Alexa can tell you the weather, turn on your lights and even tell you a joke. But if you really want to have a meaningful conversation with a computer, it is probably going to have to be a quantum computer.
Cambridge Quantum Computing (CQC), the 2014-founded startup, says it has built “meaning-aware” natural language processing on a quantum computer. The system understands both grammatical structure and the meaning of words, in a way that classical computers cannot.
This is quantum native, it cannot be done with a classical computer with a reasonable amount for resources.
“This is quantum native, it cannot be done with a classical computer with a reasonable amount for resources,” says Ilyas Khan, chief executive and founder of CQC, in an interview with Sifted.
This is because, according to Kahn, classic computers simply don’t have enough processing power to be able to both understand the rules of grammar and recognise word patterns.
Natural language processing is generally done on the basis of recognising patterns in a “bag of words”. Even Open AI’s GPT-3, which can produce very human-sounding text, is based on modelling the relationships between words, like a very very sophisticated autocorrect.
The exponentially-larger quantum state means natural language processing on a quantum computer can code complex linguistic structures and novel models of meaning in quantum circuits.
CQC is in early talks with a medical diagnostics company, exploring if the quantum language processing could be used to speed up diagnoses. For example, it may be possible to combine an X-ray with a radiologist verbally describing what it is showing to very rapidly identify an illness.
Limited uses could begin within three years. For more widespread use, like talking to Alexa or Siri, we will have to wait for an increase in the capacity of quantum computers.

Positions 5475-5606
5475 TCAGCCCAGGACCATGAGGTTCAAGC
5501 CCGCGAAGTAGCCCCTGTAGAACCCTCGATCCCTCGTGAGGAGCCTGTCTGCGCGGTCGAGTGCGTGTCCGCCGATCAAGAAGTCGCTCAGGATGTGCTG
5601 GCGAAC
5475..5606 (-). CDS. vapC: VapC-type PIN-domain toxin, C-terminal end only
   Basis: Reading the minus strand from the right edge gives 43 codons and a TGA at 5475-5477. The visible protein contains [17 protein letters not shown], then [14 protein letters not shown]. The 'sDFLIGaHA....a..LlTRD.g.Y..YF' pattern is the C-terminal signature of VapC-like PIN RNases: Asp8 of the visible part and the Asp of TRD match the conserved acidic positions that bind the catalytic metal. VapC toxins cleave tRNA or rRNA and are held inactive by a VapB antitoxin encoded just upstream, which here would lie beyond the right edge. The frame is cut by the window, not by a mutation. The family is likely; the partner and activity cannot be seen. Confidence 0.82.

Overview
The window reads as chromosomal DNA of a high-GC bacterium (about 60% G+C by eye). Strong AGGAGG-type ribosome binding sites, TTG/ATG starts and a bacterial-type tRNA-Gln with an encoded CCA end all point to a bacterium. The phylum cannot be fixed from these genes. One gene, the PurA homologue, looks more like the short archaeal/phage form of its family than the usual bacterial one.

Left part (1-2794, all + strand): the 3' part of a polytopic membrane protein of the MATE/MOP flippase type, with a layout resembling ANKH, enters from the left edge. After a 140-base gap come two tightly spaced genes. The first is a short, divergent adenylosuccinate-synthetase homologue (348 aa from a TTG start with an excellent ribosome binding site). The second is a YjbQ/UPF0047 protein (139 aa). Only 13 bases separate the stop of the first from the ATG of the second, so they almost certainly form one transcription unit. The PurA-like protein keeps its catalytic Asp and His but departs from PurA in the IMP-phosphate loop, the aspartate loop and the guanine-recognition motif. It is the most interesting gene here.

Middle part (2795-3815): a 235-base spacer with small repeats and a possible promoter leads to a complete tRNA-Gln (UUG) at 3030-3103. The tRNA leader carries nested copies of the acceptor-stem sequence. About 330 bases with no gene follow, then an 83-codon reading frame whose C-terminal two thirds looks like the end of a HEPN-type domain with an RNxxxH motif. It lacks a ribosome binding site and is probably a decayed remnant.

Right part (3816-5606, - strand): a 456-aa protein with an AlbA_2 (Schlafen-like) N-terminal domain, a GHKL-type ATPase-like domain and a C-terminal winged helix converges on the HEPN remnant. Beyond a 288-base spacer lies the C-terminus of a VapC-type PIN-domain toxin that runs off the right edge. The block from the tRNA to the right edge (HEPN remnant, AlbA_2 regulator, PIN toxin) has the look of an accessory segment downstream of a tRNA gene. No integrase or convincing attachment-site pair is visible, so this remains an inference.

“These kinds of limited uses could begin within three years,” says Khan. “For more widespread use, like talking to Alexa or Siri, I am more cautious, as we will have to wait for an increase in the capacity of quantum computers.”
CQC raised a further $45m earlier this week in a deal that is understood to value the startup at $450m. The funding came from its existing corporate backers, Honeywell Ventures, IBM Ventures, JSR Corporation as well as from VCs Serendipity Capital, Alvarium Investments and Talipot Holdings.
The company, which has a 130-strong team, is trying to rapidly bring to market real commercial uses of quantum computing. Earlier this year it announced that it was beginning to sell genuinely quantum random number generation services to companies.
“Until now there has been this question of what you would really use quantum computing for. This is another genuine use case that everyone understands. It is not some arcane experiment,” says Khan.
Khan, ever-keen to promote British and European achievements in quantum, adds: “It does show that this is still a level playing field globally. We are not following Silicon Valley or China.”